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hi iamaditya

There's a thread on the forum that includes the discussion and the link to the download. It was a while back and I've forgotten the details; sorry.

Bob

hi iamaditya

No Spam. Spam includes messages that have no relevance to the topic, that are annoying, repetitious or promotional in nature.

I remove adverts because they are (1) sometimes pornographic; (2) they 'clog' up the site with irrelevant rubbish; and (3) it's not fair to the paying sponsors to allow free advertising. If they stop supporting us the forum's very existence is at risk.

Mostly, these posters join the forum; create one or more posts which contain an advert, either in the post or the signature, then we never hear from them again.

Just once, we had a genuine mathematician who posted a link to the sale of his maths book. Bobbym had a word with him, and he removed the advert and replaced it with a link to a free download of the book. That seemed like a good compromise.

Bob

hi math9maniac

The 'simplification' was not valid. √ (A-B) is not generally equal to √ A - √ B

I squared both sides of the equation to get

I'm still not seeing any real solutions. See https://www.mathsisfun.com/data/functio … ^8 - x + 2

Bob

hi n0tjyxgsgs

Welcome to the forum.

This problem came up ages ago so I've mostly forgotten it. Some other posters provided quicker solutions than mine; that's fine; I never said mine was the only one nor that it was quick. The OP was happy to be taught some new maths along the way which I was happy to do.

PQRC is a sloping plane. So QR isn't a continuation of PQ. Not sure what you mean here.

Bob

hi math9maniac

I'm not seeing any real solutions.

https://www.mathsisfun.com/data/functio … t(x) - x^4

Bob

Hi Sterling94,

Welcome to the forum.

When two dice are thrown there are 36 possible outcomes but we can limit ourselves to just (5,x) 6 possibilities plus (x,5) another 6 possibilities less the one we've counted twice (5,5). So 11 in total. Of these two give a total of 8 so 2/11

Bob

hi joseph

Welcome to the forum.

Thanks for the supportive comments. MIF is funded by carefully selected advertisers. Please don't use the forum for free advertising.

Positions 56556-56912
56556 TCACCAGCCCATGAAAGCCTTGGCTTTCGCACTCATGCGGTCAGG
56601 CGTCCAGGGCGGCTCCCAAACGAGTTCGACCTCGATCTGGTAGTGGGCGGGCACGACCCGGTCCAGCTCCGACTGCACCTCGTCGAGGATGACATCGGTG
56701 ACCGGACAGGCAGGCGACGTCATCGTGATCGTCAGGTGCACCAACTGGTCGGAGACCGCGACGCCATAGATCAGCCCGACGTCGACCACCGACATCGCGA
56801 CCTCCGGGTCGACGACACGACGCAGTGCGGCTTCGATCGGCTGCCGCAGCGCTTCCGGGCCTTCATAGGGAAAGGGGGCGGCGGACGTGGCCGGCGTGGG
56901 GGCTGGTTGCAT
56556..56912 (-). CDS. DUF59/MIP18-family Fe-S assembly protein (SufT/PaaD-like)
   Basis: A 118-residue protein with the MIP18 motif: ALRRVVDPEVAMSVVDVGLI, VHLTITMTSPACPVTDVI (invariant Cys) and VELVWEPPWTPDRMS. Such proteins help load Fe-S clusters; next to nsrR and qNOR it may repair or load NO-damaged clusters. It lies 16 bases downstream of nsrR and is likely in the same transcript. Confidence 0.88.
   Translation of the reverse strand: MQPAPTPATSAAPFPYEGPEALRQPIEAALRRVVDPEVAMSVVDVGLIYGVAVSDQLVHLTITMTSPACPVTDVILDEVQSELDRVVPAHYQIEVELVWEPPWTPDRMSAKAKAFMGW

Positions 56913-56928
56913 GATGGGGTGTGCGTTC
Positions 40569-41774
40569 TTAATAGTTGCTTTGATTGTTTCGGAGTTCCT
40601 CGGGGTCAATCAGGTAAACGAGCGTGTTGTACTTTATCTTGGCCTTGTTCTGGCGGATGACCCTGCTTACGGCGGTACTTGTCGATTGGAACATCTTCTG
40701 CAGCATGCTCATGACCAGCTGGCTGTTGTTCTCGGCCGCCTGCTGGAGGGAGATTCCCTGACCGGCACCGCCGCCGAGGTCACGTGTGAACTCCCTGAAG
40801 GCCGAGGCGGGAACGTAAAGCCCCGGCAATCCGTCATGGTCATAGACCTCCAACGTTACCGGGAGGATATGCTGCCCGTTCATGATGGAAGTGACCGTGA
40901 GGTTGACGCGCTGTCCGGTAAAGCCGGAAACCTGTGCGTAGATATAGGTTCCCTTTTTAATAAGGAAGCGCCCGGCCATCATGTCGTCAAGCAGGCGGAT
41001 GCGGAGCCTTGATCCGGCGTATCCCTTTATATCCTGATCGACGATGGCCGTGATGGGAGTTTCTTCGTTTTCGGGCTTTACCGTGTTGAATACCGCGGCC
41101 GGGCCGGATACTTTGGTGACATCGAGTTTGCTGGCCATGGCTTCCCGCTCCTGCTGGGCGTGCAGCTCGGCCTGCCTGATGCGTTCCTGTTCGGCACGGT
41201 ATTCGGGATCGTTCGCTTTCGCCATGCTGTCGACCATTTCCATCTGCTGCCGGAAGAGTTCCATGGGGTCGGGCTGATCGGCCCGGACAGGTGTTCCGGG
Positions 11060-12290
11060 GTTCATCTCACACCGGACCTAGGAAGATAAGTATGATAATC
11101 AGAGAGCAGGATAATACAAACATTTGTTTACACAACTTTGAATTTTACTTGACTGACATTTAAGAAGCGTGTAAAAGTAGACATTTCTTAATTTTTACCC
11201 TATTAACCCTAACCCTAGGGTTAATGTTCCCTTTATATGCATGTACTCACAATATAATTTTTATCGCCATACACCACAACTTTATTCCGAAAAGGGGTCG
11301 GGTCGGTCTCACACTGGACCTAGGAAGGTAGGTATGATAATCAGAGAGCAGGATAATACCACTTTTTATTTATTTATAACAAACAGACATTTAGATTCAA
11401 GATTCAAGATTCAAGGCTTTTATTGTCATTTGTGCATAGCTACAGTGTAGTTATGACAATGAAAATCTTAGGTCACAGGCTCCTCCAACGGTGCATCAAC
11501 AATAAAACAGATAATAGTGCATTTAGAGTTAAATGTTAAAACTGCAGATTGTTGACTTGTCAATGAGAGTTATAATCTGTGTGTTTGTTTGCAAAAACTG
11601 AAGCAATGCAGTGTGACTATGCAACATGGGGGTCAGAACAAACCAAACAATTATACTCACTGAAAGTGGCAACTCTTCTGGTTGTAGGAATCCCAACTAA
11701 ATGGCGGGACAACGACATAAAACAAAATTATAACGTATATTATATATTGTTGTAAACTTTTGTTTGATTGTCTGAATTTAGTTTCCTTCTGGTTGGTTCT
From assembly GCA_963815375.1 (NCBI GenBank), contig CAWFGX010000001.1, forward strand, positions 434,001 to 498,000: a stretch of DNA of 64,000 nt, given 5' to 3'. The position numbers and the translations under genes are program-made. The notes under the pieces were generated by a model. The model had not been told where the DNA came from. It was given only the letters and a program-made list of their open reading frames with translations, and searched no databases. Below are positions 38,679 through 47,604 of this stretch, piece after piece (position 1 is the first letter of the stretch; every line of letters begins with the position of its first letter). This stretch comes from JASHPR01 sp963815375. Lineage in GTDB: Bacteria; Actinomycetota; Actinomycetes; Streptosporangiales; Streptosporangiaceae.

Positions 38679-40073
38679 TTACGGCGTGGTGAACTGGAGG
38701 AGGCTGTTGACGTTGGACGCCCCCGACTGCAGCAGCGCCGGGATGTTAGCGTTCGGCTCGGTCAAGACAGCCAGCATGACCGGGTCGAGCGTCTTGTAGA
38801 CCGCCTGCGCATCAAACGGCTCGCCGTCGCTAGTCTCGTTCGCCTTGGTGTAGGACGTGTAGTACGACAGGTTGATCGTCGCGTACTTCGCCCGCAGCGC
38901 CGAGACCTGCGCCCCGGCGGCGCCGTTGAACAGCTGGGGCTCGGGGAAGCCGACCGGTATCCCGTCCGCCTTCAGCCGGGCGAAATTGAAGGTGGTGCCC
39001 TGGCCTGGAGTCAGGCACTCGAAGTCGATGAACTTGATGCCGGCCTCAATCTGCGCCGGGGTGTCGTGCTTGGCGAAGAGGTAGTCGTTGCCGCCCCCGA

Bob

It's very odd. You'll have to raise this with your teacher.

B

Arhh! Good old binary answer. Or maybe 1 + 1 = 1 as in one pile of sand added to one pile of sand = one pile of sand.

Bob

hi Mathegocart

Typos can creep into questions. In the UK the national exams are, nowadays, subject to a load of checking but question errors still get in sometimes. [eg. https://www.independent.co.uk/news/educ … 27141.html ]

Or maybe it was intended to test if you are aware that sometimes a calculation cannot be completed. If I was going to do this I would word my questions (have to be several) "Work out all the missing side lengths and angles in these triangles. If you think a triangle cannot exist explain why." Something like that would be reasonable if it was included like that as part of the assessment. If it was a single question on the topic, and you have copied it correctly**, then it looks like a serious error. What was the test?

Bob

** If the numbers are swapped around then it is possible for example.

hi Mathegocart

No error. No triangle can be made with those measurements. Try it yourself. Draw AB = 27 (may need to scale down) and angle B = 38. You don't know how long to make BC so just continue the line for some distance. Set a compass to a radius of AC = 15 and try to intersect BC. This fails. The shortest distance from A to BC is about 18.

Bob

hi Xepemu

Welcome to the forum.

That's a neat method which seems to overcome the objections some folk have about infinite digits.

How about joining the membership?

Bob

hi Sresta702

Welcome to the forum.

Which ans? I like to encourage posters to work things out for themselves.

Bob

hi Pablo,

Welcome to the forum.

Bob